Inflation is a necessary part of life in a healthy economy. It may not sound pretty, but over time, prices should go up, as wages increase and materials get more expensive. The Federal Reserve Bank even sets a 2% target for inflation to maintain "maximum employment and price stability."
Yet knowing that some amount of inflation is good doesn't make the reality of rising prices any less scary. A recent survey by insurance company Allianz Life found that an increasing number of Americans are worried about how much things cost.
Two-thirds of Americans (67%) said they're worried about the rising cost of living in 2021, an 8-point increase from the 3 in 5 people who said the same thing in 2020. The number of Americans who reported worrying about health-care costs also increased, from 65% to 71%.
Those jumps are statistically significant but they aren't surprising, says Kelly LaVigne, vice president of Consumer Insights and Allianz Life. The pandemic created shortages, and those shortages made people hyperaware of prices. "It seemed like everything was expensive," he says. "There were very few sales because of the lack of availability of many items, and when you got something, it might have been backordered for who knows how many months."
It's likely that inflation anxiety is only going to increase. Last month, the consumer price index — a key measure of inflation — saw its highest jump in more than a decade.
Video by Courtney Stith
For the past decade, inflation has been pretty tame. The last time the consumer price index — which measures the prices of a standard "basket" of goods and services — spiked above 5% was in the summer of 2008, right before the financial collapse. Since then, it's hovered just above the central bank's 2% target, or in some cases, well below it. Even the pandemic didn't do much to broad-based inflation, which stayed well below the Fed's 2% target for most of 2020.
That said, certain staples, like milk, did grow significantly more expensive throughout the pandemic. The average price for a gallon of milk has risen almost 20% in the last two years.
As a result, people were somewhat ready when the Bureau of Labor Statistics reported the nearly 5% jump in the consumer price index last month. While some of that spike is attributable to pandemic-related shifts in demand (the price of an airline ticket, for example, was very different in May 2020 versus May 2021), it was still jarring to experience.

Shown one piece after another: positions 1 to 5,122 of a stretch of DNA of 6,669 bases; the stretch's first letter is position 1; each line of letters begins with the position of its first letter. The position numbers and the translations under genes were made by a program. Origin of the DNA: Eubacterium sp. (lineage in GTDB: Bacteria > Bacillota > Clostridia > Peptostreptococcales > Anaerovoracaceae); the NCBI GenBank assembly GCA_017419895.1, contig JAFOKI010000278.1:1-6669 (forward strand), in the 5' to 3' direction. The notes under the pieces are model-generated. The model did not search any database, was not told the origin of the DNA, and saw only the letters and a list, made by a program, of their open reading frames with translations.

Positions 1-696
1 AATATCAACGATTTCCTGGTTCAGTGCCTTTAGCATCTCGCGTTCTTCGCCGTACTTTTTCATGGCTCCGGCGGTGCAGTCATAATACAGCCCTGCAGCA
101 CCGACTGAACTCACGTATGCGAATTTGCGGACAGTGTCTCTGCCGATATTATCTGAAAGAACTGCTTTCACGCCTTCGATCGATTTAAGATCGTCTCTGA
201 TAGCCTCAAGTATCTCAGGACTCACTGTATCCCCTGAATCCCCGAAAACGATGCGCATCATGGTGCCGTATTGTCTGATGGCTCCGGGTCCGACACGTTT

These most recent price figures from the Fed mean consumers and economists alike should be carefully watching out for inflation "in all its stripes," from big stuff like cars and appliances to services like medical procedures, says Mike Skordeles, senior U.S. macro strategist at Truist Financial.
Supply-chain disruptions caused by Covid mean that consumers will not only face sticker shock but what Skordeles calls "expectation shock." "You need a refrigerator, not only is it $500 to $1,000 more than you thought you were going to spend, but, oh, by the way, it's going to take two or three months to get it," he says. "If it's a fancy one, it's going to take even longer."
These worries can all add to Americans' growing sense of anxiety about having enough money coming in to live comfortably, LaVigne says. "Even at a relatively stable 3% inflation rate over a 24-year period of time, the cost of living is going to double," he says. "Can you afford to pay twice as much in 25 years?"
Regardless of when they start saving for retirement, people worry about running out of money in their golden years, LaVigne says. Those concerns become particularly acute when inflation skyrockets and a dollar doesn't go as far as it used to. "That's the No. 1 concern, and always will be," he says.
The Federal Reserve is keeping a close eye on this current round of price increases. Fed Chairman Jerome Powell has repeatedly stated his belief that this current round of inflation will be temporary, driven by the current shortage of goods and the sudden influx of people spending money on services, like medical procedures, they avoided during the pandemic. Those factors should "resolve themselves" in the coming months, Powell said at a congressional hearing this week.
If you feel like you are at the mercy of rising prices, now might be a great time to consider investing, experts say. In the past decade as a whole, the S&P 500 has beaten the rate of inflation. Even in years when the broad-based index fell, its growth in other years erased those losses.
The traditional suggestion is to invest about 15% of your income, but even starting with small investments in the market can make a big difference, Evelyn Zohlen, a CFP at Inspired Financial in Huntington Beach, California, recently told Grow. "How do you eat an elephant? One bite at a time," she says. "How do you get to the point where you're saving 15% of your income annually? One percent at a time."
Thanks to compound interest, those small investments can eventually lead up to a big safety net as you get older.
"You don't have to sign up for 15% on day one," Zohlen said. "Start tiny, and next thing you know, you'll have eaten the whole elephant."